The Eightmile River Wild & Scenic Study
Recognizing the watershed was a very special place with a host of unique resource values worth preserving a local campaign by town boards, area land trusts, river-fronting landowners and residents was undertaken requesting Congressman Rob Simmons and Senator Chris Dodd to pursue the authorization and funding from Congress to undertake a national Wild & Scenic River Study. The entire Connecticut congressional delegation supported the bill and on November 6, 2001 it was signed into law by President Bush (Public Law No. 107-65).

The study has been conducted by the locally-led Eightmile River Wild & Scenic Study Committee. The Committee’s membership includes the First Selectman from the communities of Lyme, Salem and East Haddam, representatives of the three area land trusts, representation from a land use commission in each town, the CT River Estuary Regional Planning Agency, the Natural Resource Conservation Service, the CT Department of Environmental Protection, and The Nature Conservancy. The National Park Service provides staff support and overall coordination.

The Eightmile River Wild & Scenic Study Committee was responsible for three major tasks: (1) Discover and/or prove what is special about the Eightmile River Watershed; (2) Develop a watershed management plan that will facilitate the protection and enhancement of these special values; and, (3) Demonstrate to Congress that community members, local land use decision makers, the State of Connecticut and other watershed stakeholders support Wild & Scenic designation of the Eightmile River Watershed. A complete study report that summarizes all of the studies findings and recommendations will be published as a separate document, and have a public comment period, at the end of the study process.

A key decision was made early on by the Eightmile River Wild & Scenic Study Committee to pursue a watershed based Wild & Scenic designation. This decision was made in recognizing that of all its many special qualities, the most outstanding is that the Eightmile River Watershed is a rare example in the Northeast of a whole river system which is fully intact. Furthermore, taking a watershed ecosystem approach to conservation recognizes protection and management strategies cannot just consider a single river segment, plant or animal species, or wetland system in isolation from all that is around it. All of these components are interconnected and if any one is disturbed or altered, all of the others can be affected. The watershed ecosystem approach is comprehensive and based on the interconnectedness of all the natural and cultural resources within the watershed.

Outstanding Resource Values
To prove what is special about the Eightmile River Watershed the Study Committee researched and identified six Outstanding Resource Values (ORVs) in the Watershed. To be an ORV the resource must be natural, cultural or recreational in character and convey unique, rare or exemplary qualities on a regional or national scale. Local, regional and state resource professionals determined the six outstanding resource values that make the Eightmile Watershed exceptional include the cultural landscape, geology, water quality, watershed hydrology, unique species and natural communities, and most importantly the watershed ecosystem. Complete descriptions of these resources and why they are considered outstanding are available in the appendices.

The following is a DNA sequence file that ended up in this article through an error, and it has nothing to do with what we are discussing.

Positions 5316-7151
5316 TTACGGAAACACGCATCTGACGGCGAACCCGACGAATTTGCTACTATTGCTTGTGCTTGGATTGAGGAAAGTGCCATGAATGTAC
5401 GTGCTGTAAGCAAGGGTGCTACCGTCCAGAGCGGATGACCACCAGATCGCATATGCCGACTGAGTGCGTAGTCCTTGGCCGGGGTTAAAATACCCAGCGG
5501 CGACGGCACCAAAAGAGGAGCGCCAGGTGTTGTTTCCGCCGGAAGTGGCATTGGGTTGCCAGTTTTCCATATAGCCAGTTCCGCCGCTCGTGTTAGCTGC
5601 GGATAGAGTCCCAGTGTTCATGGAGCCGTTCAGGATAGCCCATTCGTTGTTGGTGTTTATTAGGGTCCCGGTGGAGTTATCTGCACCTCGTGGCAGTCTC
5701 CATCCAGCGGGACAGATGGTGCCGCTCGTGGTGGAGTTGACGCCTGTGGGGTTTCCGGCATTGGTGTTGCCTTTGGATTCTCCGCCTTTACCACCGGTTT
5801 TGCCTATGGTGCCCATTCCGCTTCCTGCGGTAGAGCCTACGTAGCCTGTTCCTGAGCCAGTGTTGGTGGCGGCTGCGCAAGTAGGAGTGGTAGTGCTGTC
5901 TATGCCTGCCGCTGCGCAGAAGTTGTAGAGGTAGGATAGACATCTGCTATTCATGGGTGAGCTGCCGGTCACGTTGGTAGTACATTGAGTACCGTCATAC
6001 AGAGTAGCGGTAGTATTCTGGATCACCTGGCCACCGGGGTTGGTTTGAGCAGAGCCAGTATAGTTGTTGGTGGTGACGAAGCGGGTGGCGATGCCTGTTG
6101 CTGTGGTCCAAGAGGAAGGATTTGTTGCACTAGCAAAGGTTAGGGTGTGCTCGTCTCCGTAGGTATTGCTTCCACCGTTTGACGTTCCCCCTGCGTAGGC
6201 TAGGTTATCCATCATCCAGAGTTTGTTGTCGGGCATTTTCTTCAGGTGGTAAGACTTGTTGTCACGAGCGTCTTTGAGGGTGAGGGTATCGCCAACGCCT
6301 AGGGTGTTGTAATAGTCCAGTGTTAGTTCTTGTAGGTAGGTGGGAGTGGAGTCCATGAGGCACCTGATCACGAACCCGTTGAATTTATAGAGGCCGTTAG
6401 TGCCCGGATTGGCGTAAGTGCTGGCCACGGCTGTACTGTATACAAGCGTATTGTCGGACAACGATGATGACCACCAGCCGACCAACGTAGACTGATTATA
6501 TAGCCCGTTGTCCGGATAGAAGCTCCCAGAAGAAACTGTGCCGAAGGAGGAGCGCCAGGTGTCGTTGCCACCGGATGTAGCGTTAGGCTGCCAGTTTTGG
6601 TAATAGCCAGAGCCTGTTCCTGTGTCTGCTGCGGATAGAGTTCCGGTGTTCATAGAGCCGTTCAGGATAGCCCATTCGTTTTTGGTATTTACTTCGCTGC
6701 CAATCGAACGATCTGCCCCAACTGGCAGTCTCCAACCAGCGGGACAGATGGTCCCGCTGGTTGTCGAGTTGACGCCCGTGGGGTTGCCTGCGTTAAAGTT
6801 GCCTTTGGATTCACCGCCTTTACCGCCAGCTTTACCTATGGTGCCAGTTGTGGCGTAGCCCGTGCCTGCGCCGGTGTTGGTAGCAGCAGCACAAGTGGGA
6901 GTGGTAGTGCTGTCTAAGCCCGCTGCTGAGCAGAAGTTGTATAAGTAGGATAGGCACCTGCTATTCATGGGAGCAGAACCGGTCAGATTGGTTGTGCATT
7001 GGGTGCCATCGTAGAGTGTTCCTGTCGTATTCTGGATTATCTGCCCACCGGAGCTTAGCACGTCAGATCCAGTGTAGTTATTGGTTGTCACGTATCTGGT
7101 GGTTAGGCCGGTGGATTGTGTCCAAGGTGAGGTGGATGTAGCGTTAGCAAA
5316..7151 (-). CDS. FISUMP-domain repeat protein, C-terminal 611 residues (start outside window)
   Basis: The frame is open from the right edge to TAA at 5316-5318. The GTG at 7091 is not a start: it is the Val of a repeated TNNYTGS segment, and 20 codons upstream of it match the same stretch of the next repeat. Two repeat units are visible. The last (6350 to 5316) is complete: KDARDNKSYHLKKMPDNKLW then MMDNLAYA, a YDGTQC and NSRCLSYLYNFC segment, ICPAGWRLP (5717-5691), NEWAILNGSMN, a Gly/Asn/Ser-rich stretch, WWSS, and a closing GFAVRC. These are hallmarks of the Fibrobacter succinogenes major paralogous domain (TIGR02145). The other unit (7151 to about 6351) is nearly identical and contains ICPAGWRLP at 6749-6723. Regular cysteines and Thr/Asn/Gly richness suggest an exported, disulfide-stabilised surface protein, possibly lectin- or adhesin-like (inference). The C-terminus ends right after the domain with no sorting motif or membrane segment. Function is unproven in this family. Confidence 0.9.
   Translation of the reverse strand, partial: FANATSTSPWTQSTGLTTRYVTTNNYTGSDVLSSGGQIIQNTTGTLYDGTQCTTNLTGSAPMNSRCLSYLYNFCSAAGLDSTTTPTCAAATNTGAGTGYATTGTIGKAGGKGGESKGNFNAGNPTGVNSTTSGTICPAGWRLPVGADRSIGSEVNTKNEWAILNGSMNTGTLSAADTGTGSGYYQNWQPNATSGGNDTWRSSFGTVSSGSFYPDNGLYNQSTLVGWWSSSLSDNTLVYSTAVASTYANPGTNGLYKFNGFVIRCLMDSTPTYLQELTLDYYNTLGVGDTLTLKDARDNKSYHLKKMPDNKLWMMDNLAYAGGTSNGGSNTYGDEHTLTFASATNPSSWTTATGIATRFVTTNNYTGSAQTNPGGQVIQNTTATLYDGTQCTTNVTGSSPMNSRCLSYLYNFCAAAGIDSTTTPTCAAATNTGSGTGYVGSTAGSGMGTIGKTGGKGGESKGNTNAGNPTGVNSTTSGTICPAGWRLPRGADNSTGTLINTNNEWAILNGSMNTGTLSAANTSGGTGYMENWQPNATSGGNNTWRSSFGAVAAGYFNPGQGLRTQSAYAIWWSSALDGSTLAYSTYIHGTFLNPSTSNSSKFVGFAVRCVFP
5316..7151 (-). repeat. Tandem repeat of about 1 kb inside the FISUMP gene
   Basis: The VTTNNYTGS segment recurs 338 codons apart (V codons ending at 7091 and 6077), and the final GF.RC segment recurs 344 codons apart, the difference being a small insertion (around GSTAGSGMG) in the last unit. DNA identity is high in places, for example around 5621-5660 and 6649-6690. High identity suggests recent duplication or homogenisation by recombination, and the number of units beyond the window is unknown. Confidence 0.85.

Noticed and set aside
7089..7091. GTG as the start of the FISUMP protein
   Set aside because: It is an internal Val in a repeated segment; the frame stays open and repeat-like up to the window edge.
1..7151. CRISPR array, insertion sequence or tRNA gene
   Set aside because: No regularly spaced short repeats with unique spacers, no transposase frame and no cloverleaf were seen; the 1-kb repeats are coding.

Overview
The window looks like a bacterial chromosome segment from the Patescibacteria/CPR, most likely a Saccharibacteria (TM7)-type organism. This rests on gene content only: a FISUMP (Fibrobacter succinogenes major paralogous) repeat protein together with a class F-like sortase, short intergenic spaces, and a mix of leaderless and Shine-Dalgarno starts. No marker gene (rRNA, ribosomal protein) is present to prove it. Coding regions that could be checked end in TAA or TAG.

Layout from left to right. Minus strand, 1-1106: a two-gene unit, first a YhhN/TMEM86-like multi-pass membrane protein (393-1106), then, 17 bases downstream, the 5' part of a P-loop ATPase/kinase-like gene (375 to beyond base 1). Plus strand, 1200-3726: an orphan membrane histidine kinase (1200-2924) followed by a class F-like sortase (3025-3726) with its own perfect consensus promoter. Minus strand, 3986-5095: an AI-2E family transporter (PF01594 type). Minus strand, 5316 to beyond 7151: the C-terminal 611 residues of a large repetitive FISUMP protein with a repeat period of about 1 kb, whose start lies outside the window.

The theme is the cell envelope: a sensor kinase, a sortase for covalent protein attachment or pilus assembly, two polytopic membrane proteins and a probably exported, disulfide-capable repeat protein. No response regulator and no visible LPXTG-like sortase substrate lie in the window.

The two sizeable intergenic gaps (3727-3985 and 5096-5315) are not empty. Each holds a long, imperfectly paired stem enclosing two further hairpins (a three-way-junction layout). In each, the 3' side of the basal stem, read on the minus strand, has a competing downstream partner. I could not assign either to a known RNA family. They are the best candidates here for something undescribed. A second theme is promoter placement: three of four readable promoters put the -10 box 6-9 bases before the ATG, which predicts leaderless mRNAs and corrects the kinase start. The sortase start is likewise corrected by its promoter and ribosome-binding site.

Purpose of the Management Plan
The Eightmile River Watershed Management Plan achieves many purposes, some key ones include:

1. Providing stakeholders a clear recommendation of how to protect and enhance the watershed’s outstanding resource values and the role a Wild & Scenic designation would have in implementing such recommendations.

2. Substantiating to Congress the suitability of the Eightmile River Watershed for designation as shown through the support of the local communities, the state and other stakeholders to be partners in the plan’s implementation.

3. Providing strategies to measure the quality of the watershed’s outstanding resource values over time.

4. Providing measurable indicators and guidance to future decision-makers about what constitutes sufficient protection if goals for the outstanding resource values are to be met.

5. Establishing management recommendations that rely principally on locally-led and locally implemented strategies. Regardless of achieving a designation, the Plan serves to help all the stakeholders protect the watershed’s ORVs.

Implementing the Plan
To oversee the implementation of the Plan a non-regulatory advisory committee would be established called the Eightmile River Wild & Scenic Coordinating Committee (ERWSCC). The responsibilities of ERWSCC include: overseeing the implementation of the Eightmile River Watershed Management Plan; monitoring of the outstanding resource values with respect to the degree they are protected, degraded or enhanced during implementation of the plan; addressing river-related issues that arise in the watershed; review and update the Eightmile River Watershed Management Plan; and prepare periodic status reports on the quality of the watershed and the progress in implementing the Plan.